New Law Prohibits Employees of Agencies Providing Residential Services from Serving as Guardians for Disabled Adults in Illinois

New Law Prohibits Employees of Agencies Providing Residential Services from Serving as Guardians for Disabled Adults in Illinois

Video by Attorney Kevin O'Flaherty
Article written by Illinois Attorney Kevin O'Flaherty
Updated on
July 30, 2019

In this article we discuss guardianship of adults with disabilities. We’ll explain HB 4686, a law that went into effect in 2019 that bans the court from appointing guardians who are employees of an agency that provides residential services to the ward. We’ll answer the questions, “What is a court-appointed guardian of someone with disabilities,” and “Who can serve as a guardian of a person with disabilities?”

For more on guardianship generally, check out our article: Illinois Guardianship Explained.

What is a court-appointed guardian of someone with disabilities?

When an adult is no longer able to make safe, reasonable decisions, an Illinois court can appoint an individual, relative or non-relative, to serve as a legal guardian. This legal relationship removes some or all legal decision-making rights of the person with disabilities, deeming him or her legally unable to provide for his or her own physical, emotional, medical and residential needs. An incapacitated adult who has a legal guardian is oftentimes referred to as a “ward.”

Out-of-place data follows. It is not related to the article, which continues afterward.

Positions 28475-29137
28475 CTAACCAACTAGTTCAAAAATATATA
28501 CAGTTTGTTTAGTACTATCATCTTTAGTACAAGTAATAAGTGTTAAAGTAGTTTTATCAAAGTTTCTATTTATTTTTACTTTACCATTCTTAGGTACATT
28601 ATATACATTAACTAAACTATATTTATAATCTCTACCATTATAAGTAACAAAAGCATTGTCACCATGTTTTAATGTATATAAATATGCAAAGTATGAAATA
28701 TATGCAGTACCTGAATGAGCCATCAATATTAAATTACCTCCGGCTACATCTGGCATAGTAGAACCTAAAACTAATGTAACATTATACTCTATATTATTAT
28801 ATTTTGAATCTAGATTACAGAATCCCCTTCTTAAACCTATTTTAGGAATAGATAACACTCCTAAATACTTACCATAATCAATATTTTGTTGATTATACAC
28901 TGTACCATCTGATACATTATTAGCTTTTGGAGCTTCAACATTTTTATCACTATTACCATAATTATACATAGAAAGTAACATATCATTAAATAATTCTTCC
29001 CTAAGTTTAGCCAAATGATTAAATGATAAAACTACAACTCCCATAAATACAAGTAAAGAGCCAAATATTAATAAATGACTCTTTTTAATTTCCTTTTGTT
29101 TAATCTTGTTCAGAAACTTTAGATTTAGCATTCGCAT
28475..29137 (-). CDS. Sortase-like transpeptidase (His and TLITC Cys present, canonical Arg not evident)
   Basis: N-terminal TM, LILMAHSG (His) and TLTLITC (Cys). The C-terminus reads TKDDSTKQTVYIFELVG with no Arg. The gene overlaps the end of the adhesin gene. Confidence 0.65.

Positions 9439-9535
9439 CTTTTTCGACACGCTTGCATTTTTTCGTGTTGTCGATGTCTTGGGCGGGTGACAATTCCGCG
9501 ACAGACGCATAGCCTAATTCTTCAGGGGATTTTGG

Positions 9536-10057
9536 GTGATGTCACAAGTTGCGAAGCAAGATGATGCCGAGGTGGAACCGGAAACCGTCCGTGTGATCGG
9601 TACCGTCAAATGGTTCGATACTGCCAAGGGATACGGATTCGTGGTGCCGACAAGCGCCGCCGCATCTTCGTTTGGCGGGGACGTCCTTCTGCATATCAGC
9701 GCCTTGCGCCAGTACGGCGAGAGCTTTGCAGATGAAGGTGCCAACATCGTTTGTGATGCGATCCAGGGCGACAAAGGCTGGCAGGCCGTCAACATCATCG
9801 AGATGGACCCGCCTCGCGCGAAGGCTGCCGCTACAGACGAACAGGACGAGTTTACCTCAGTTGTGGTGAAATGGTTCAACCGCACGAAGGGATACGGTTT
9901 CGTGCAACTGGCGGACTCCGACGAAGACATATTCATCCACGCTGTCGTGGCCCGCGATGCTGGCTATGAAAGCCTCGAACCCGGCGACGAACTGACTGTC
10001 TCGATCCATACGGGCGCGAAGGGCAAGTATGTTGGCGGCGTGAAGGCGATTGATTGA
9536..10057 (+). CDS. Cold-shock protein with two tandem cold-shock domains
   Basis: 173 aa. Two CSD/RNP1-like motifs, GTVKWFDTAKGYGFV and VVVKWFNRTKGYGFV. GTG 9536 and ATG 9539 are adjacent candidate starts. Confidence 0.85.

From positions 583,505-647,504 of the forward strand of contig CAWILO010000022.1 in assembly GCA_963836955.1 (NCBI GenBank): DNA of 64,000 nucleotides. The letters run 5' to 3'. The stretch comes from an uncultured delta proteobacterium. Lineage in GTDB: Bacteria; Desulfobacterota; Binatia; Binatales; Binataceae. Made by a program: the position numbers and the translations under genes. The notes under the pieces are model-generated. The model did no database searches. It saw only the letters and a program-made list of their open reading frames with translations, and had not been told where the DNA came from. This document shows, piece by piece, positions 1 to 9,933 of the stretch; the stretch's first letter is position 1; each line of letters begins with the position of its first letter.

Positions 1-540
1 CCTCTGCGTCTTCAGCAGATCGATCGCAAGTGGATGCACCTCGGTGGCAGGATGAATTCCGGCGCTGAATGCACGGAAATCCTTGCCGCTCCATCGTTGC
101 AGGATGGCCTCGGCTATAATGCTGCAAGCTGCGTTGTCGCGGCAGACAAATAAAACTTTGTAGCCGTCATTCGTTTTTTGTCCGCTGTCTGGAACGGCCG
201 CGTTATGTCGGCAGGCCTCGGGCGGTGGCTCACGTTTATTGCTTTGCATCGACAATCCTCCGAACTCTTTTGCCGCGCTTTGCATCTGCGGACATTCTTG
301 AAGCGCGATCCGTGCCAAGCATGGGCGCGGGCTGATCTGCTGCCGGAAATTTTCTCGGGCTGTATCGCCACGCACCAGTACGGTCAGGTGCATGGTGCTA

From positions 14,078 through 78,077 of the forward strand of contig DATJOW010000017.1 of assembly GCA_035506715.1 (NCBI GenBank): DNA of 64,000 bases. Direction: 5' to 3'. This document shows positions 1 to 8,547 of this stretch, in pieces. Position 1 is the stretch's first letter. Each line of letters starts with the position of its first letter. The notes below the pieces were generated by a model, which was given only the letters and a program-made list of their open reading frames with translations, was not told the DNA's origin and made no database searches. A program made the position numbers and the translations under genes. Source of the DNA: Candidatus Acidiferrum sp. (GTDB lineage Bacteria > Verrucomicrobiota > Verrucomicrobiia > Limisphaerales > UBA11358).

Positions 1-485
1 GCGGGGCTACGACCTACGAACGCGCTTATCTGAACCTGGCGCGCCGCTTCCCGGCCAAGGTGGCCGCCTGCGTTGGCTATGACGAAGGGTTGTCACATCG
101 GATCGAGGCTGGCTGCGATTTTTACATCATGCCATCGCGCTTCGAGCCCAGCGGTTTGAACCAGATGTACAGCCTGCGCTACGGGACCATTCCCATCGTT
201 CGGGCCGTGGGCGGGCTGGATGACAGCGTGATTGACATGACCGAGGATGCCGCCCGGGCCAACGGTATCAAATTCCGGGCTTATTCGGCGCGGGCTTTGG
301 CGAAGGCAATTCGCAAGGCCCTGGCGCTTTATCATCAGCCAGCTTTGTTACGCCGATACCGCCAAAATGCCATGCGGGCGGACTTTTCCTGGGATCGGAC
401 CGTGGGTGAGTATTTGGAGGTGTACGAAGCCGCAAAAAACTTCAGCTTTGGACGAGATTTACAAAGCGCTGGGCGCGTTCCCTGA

A court-appointed guardian is someone who has been granted authority by a court to care for and take responsibility for making decisions for a person who is unable to care of himself or herself. A court will appoint a guardian after the potential guardian has established that he or she will act in the best interest of the person with disabilities.

Who can serve as a guardian of a person with disabilities?

A person can serve as a guardian to a person with disabilities and/or a guardian of the estate of a person with disabilities if they meet the following requirements:

·       Is at least 18 years old

·       Is a U.S. resident

·       Is of sound mind

·       Is not an adjudged person with a disability as defined in state law

·       Has not been convicted of a felony (with some exceptions allowed by the court)

Public agencies and not-for-profit corporations also can serve as guardians unless they directly provide residential services to the ward. Illinois law was recently updated to add employees of agencies providing residential services to this list of people who are not allowed to serve as guardians.

For more information on adult guardianship, check out our article: Illinois Guardianship Explained. We also have an article that explains visitation rights of disabled adults who have guardianship.


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